Bleckley superintendent says some staff could carry guns to protect students
Bleckley County Schools in Middle Georgia announced on Twitter that it could put guns in the hands of some staff members, Macon's WMAZ reports. School Superintendent Steve Smith said in an email to the station that Bleckley's six public schools currently share two armed resource officers. After the recent mass school shooting in Florida, "everything is on the table for discussion, including the consideration of a policy which would allow selected staff to carry a firearm on campus," the superintendent wrote. He said no policy change will be adopted without input from parents and staff. The station reports mixed parental reaction to guns for additional school staff members.
Georgia Conservancy official: drilling could create ‘onslaught of issues’
Charles McMillan, the coastal director of the Georgia Conservancy, tells The Athens Banner-Herald that there are huge downsides for the state under President Donald Trump's proposal to open the Atlantic coast for offshore oil drilling. "Offshore oil drilling has the potential of industrializing our coast in a way that has not been seen before," McMillan said. "It exposes our relatively pristine coast to an onslaught of issues, and not only puts our unique coastal ecology at risk but also our coastal economy." Coastal fishing and tourism account for 21,000 jobs and $1 billion annually. "Twenty-four percent of people coming to Georgia visit the coast; it's hard to overstate our dependence on tourism for our ocean economy," he said.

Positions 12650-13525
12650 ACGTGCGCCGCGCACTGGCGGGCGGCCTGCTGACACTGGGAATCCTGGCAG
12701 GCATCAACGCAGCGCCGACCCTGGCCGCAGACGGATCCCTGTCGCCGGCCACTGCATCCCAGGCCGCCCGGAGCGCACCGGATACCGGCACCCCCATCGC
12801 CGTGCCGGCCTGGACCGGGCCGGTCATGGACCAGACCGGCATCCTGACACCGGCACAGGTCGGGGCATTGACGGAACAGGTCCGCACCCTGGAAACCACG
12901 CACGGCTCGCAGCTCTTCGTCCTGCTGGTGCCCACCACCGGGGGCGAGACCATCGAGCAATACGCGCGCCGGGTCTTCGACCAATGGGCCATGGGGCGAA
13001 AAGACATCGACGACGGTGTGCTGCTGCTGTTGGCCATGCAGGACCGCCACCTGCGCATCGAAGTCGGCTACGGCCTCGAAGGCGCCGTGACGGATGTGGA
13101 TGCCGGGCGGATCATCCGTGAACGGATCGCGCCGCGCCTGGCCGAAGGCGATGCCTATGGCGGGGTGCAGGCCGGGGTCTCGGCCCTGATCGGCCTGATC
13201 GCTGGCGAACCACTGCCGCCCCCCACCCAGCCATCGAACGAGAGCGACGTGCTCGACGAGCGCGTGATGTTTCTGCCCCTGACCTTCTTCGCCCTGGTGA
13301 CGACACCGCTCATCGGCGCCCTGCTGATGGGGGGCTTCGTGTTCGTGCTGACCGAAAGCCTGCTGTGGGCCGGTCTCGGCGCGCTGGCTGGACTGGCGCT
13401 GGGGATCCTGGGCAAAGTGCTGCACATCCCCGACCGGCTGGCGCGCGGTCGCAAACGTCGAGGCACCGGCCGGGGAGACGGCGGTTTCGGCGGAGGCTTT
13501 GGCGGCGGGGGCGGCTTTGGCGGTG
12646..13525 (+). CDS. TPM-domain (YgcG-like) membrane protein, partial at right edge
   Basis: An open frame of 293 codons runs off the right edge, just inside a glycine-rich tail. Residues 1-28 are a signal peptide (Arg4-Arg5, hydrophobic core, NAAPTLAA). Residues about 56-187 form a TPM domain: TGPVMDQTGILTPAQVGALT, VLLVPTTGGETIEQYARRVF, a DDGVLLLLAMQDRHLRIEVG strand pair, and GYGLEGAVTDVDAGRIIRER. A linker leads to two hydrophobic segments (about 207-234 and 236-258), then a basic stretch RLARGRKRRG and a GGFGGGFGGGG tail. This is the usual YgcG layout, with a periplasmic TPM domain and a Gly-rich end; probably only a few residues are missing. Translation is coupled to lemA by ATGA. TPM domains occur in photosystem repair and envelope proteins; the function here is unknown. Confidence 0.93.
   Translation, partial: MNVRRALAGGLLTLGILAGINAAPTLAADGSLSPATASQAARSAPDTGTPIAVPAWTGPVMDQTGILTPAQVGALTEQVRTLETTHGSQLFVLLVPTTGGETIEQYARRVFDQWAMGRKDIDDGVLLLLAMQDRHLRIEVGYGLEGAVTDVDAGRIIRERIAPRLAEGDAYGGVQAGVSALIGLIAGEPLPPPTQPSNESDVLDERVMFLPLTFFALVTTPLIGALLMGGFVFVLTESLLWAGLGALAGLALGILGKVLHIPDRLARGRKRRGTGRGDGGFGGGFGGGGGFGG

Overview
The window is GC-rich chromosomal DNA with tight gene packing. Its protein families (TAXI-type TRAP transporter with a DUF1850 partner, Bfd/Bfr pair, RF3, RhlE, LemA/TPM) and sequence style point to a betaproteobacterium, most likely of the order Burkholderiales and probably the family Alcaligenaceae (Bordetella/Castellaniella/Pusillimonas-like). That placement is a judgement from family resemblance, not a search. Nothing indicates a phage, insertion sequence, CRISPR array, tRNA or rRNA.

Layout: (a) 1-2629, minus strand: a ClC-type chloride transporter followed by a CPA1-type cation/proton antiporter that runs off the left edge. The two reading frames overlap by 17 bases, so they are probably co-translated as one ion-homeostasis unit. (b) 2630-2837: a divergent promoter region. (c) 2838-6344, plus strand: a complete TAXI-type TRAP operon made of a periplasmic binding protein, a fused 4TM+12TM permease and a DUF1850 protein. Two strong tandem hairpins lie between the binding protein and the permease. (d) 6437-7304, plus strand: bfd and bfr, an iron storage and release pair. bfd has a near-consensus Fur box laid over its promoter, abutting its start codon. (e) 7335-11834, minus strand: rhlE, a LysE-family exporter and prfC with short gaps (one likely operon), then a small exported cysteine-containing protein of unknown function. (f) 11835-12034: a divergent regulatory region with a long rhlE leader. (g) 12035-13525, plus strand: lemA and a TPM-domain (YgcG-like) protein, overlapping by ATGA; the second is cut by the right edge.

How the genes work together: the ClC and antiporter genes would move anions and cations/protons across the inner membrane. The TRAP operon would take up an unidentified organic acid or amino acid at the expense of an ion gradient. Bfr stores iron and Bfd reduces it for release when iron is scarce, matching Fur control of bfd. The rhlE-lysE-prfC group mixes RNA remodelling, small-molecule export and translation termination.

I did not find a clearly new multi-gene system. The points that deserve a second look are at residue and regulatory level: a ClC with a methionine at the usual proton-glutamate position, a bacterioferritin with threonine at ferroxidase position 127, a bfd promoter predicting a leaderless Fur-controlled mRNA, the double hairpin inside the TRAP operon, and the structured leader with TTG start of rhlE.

Twiggs County to be site of Southeast’s largest stand-alone solar facility
The Southeast's largest stand-alone solar facility could be located in rural Middle Georgia's Twiggs County, macon.com is reporting. First Solar Inc. of Arizona announced plans Wednesday to develop and construct a 200-megawatt solar power plant on 2,000 acres in Twiggs County, near Warner Robins, the website reports. About 300 to 400 jobs would be created during construction, which is slated to begin in November and end in late 2019.
Bill to allow wood-frame apartments draws criticism
Reporter Newspapers report that Sandy Springs Mayor Rusty Paul says a bill before lawmakers could kill his city's wood-frame apartments restrictions. The chief sponsor of House Bill 876, state Rep. John Corbett, R-Lake Park, says the measure would simply allow developers to be free to choose wood as their construction material. On Facebook, Paul says the proposed legislation "will undo all we have worked to accomplish and prevent us from stopping cheap apartments going forward."
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